My E Spot was triggered on that Hong Kong landfill. In the one-hour that I watched on, so too could an estimated 15,000 garments have entered Hong Kong’s landfills. This repulses me; clothes are so polluting to make and they are almost 100 per cent recyclable, so recklessly discarded so many valuable materials was shocking to me. So I changed, vowing only to wear secondhand and vintage clothes or clothes made using upcycled fabric waste or recycled materials, as opposed to wearing clothes made from virgin materials. (Note, knickers excluded.) My experience of letting my values loose within my closet turned out to be the most fashionable decision I’ve ever made.
Other people’s E Spots are triggered by different factors; shock about some working conditions and questionable human rights; realizing that textile production is polluting our waterways; alarm over the increasing cancer rates identified near manufacturing areas; to waking up about fashion’s impact on air pollution and climate change.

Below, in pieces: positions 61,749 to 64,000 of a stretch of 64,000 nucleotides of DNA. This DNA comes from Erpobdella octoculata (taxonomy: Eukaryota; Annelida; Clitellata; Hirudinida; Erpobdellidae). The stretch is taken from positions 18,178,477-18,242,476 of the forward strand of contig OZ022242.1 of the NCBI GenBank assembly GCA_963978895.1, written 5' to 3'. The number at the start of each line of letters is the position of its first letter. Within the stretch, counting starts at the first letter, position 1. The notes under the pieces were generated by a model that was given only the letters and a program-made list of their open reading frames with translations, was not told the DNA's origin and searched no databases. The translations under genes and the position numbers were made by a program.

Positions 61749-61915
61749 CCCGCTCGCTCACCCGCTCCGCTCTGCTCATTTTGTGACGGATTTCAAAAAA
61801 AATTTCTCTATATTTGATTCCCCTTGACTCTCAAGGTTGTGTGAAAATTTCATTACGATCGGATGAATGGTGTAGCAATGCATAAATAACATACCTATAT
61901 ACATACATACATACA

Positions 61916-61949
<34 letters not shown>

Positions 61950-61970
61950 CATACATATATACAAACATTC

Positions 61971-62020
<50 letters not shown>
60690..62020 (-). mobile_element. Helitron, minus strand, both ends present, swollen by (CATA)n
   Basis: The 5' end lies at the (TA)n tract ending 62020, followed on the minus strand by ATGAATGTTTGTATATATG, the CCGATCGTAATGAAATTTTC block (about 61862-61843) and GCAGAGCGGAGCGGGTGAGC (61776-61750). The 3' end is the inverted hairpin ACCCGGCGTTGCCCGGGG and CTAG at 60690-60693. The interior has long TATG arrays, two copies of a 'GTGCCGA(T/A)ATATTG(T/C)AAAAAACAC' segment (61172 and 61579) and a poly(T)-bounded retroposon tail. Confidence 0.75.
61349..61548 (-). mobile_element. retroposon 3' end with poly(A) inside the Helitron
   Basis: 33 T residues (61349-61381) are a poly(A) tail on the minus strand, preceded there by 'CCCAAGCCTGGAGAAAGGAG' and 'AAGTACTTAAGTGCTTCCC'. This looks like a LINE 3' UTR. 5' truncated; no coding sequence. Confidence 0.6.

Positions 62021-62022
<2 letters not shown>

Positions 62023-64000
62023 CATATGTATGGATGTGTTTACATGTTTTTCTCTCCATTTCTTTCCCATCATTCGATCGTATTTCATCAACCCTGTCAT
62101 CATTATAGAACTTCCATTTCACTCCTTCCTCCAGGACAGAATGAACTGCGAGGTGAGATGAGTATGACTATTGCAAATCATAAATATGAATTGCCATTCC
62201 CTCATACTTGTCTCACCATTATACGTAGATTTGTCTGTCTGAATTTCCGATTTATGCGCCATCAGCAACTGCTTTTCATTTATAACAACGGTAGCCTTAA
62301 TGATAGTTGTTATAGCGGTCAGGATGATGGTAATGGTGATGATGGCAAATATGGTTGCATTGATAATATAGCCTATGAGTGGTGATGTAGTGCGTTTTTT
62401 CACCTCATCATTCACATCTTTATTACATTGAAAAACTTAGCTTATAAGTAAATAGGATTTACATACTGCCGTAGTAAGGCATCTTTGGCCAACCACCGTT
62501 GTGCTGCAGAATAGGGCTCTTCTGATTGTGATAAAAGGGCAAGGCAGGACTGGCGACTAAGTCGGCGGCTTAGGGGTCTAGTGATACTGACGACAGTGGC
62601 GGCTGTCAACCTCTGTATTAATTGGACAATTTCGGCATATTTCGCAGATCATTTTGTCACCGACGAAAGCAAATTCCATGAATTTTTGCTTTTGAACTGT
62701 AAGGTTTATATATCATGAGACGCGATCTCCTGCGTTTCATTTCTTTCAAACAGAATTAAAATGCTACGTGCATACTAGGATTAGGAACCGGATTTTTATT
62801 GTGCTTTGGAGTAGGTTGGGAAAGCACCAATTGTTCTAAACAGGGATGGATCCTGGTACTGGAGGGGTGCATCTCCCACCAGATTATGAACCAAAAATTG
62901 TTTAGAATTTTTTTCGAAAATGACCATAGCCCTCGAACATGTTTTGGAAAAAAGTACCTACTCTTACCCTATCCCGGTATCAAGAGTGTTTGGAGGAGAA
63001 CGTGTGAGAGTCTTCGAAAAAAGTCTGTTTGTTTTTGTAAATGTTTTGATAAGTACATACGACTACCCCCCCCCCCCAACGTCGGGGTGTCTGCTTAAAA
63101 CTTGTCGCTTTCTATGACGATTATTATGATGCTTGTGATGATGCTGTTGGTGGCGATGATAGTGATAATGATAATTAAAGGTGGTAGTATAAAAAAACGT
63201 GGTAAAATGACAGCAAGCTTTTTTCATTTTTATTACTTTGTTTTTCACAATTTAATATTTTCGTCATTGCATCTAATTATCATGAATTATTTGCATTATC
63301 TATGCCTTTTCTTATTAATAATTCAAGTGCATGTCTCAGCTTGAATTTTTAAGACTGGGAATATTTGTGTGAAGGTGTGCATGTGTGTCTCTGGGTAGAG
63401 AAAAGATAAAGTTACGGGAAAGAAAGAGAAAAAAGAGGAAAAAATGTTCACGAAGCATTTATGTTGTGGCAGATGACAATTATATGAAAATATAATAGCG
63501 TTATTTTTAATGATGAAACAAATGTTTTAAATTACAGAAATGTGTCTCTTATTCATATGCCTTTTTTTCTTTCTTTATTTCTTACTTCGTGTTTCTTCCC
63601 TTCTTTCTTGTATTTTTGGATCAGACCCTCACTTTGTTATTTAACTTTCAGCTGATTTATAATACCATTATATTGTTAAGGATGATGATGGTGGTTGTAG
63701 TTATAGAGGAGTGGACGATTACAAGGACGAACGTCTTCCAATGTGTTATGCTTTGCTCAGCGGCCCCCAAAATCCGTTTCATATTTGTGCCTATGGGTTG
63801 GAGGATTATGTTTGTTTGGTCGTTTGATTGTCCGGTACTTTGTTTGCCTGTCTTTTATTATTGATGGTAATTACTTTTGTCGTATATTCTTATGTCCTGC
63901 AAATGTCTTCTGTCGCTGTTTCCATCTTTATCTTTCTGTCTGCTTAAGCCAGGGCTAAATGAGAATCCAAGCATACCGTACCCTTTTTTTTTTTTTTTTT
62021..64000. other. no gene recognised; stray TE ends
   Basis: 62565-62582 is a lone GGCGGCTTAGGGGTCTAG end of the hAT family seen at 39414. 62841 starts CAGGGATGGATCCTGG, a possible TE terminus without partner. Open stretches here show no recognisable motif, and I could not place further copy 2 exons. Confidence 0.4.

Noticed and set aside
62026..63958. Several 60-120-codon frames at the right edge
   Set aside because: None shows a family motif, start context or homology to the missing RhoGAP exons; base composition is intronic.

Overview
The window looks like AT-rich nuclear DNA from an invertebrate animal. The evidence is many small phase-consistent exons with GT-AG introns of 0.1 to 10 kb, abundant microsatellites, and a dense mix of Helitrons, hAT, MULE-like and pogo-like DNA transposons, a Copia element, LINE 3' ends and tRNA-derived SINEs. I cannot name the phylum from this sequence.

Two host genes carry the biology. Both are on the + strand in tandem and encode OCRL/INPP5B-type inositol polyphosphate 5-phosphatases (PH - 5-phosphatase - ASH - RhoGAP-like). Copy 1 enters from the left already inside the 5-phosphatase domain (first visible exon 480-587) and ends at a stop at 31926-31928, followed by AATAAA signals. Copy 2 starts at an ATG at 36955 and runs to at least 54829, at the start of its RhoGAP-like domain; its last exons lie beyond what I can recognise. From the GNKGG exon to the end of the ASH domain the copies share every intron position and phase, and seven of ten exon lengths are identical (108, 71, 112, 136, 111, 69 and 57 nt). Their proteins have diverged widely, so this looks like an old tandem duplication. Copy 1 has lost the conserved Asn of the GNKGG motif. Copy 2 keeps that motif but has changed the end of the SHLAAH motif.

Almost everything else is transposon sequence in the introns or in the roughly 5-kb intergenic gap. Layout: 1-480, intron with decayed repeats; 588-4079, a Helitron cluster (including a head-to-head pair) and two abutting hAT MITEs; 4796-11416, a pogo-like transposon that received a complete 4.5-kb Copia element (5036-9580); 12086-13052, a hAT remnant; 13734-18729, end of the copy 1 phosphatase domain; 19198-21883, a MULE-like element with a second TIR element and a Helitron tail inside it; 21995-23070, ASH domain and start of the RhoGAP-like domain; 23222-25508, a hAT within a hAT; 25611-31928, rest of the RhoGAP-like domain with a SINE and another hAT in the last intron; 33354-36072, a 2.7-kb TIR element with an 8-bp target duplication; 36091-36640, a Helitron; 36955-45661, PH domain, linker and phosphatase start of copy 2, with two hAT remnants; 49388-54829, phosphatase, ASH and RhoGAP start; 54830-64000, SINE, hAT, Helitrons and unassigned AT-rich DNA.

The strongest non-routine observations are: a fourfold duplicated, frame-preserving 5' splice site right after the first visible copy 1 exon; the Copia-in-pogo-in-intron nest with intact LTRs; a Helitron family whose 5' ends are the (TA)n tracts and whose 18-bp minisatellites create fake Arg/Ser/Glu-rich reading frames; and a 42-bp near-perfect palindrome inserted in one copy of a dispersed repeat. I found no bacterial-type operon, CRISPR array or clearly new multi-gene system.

We’re now really seeing the rise in ethical consumers. Reports suggest that 65 percent of consumers in emerging markets want to buy sustainable fashion, which is wildly positive. (Although a sobering reality is that 61 percent of China’s groundwater was recently classified as being ‘unfit for human touch’, so there’s plenty more converts needed.)
So what happens when your E Spot for ethical fashion is turned on? It’s very simple, you start to dress more from your heart, you flex your own style, which reflects who you are, and as a result, you start to develop your own unique fashion identity. (And no, unlike the G Spot, organisms are rarely associated with E Spots.)
The wave of more conscious fashion lovers is huge. Take your pick from the gorgeous line-up of Hollywood stars, like Amber Valletta, Emma Watson and Gisele Bündchen, who’ve worked with designers in the ranks of Calvin Klein, Stella McCartney and Alexander McQueen to turn the red carpet green, donning recycled materials, sustainable fibres or vintage gowns. China’s glitterati are also coming out of the closet to their fashion and environmental interest; like Bonnie Chen and Sandy Lam. It’s even happening within political circles; Peng Yi Luan wore silk clothes created by craftsmen using traditional looms used a century ago in China by Chinese designer Ma Ke and Michelle Obama was spotted supporting African batik traditions and vintage gowns.